What are some of the reasons why child support and custody arrangements may be modified?
In Missouri, child support may be increased or decreased if there is a substantial change in circumstances which makes the current child support amount unreasonable.
The burden of proof is on the party requesting the change. There are several events that could happen after divorce that may meet this criteria:
- Involuntary loss of income;
- Voluntary reduction of income;
- Increase in either party’s income;
- A change in the visitation schedule
If it’s proven that one or a combination of those factors has resulted in a change of at least 20% of the original child support amount, the threshold to be considered “substantial” per Mo. Ann. Stat. § 452.370, the judge will grant a modification. Depending on whose circumstances changed and which party petitioned for the change, that could mean either an increase or reduction in child-support payments.
Modification of custody and modification of visitation are different standards of proof.
Intermittent, agreed-upon changes, such as pickup times, special events, or travel plans do not require a court order.
Custody orders may be modified if there is a substantial change in circumstances that make the custody terms unreasonable.
When circumstances have changed a modification of custody may be necessary to serve the best interests of the child. One party may request the court for a post-judgment modification to custody if the changed circumstance is substantial, continuing and makes the terms of the custody order unreasonable.
Examples of a change in circumstances and factors considered for modifying custody orders could include:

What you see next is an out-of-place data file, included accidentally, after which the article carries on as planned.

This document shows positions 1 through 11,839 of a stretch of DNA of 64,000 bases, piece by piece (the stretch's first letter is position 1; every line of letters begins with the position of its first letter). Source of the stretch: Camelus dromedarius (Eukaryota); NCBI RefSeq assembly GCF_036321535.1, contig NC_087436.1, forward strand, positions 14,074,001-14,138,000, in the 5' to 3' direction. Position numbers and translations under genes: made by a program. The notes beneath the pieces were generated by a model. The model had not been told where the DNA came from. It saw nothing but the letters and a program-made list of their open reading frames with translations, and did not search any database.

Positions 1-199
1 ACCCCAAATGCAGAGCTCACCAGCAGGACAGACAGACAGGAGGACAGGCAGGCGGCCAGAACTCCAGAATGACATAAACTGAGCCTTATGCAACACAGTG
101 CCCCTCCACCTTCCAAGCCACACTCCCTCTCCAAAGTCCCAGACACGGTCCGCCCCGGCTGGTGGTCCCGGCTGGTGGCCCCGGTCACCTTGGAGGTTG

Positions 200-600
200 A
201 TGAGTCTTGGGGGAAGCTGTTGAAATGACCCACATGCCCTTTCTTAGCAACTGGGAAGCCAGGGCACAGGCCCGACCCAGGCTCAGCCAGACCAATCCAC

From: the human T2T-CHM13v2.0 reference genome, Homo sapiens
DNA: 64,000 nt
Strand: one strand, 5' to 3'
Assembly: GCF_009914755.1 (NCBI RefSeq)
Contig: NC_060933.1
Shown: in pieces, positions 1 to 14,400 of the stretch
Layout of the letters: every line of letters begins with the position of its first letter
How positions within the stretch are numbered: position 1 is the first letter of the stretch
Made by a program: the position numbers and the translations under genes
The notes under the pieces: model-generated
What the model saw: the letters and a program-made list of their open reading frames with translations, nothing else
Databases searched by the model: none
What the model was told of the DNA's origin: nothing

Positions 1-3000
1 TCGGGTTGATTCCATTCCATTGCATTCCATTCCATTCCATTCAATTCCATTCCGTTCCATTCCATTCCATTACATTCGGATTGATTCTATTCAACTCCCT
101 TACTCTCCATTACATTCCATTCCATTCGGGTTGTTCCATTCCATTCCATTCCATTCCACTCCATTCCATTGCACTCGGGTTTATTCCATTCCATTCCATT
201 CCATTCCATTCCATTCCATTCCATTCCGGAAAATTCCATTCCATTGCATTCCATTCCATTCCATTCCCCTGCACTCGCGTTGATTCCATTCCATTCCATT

- The custodial parent relocates;
- The child’s educational or other needs change as they get older;
- Changes in the child’s family structure or stability;
- Health changes for the child or custodial parent;
- Allegations of neglect or abuse.
When one parent files a motion to modify the existing custody order, the parent seeking changes to custody has the burden of proving the change in circumstances. Both parents may present evidence in court, showing whether or not the change would be in the best interest of the child. The parent who did not contest the custody order may defend against the modification and also assert that their parental rights would be violated by the modification.
Unlike custody, the burden of proof required to modify visitation does not require a change in circumstances. A modification of visitation only requires a showing that it is in the best interests of the child.
Examples of best interests of the child considered for modifying visitation orders could include:
- Unwarranted and ongoing denial of the noncustodial parent’s parenting time; or
- Meeting requirements such as treatment programs to allow for unsupervised visitation
Changes to child support, custody orders and visitation are complex and take many factors into consideration. With a combined 30 years in family law, the attorneys at Raza & Jones, LLC, will provide the legal advice you need whether you are requesting or faced with divorce decree modifications. For questions, or to schedule a confidential consultation, call 314-449-8830.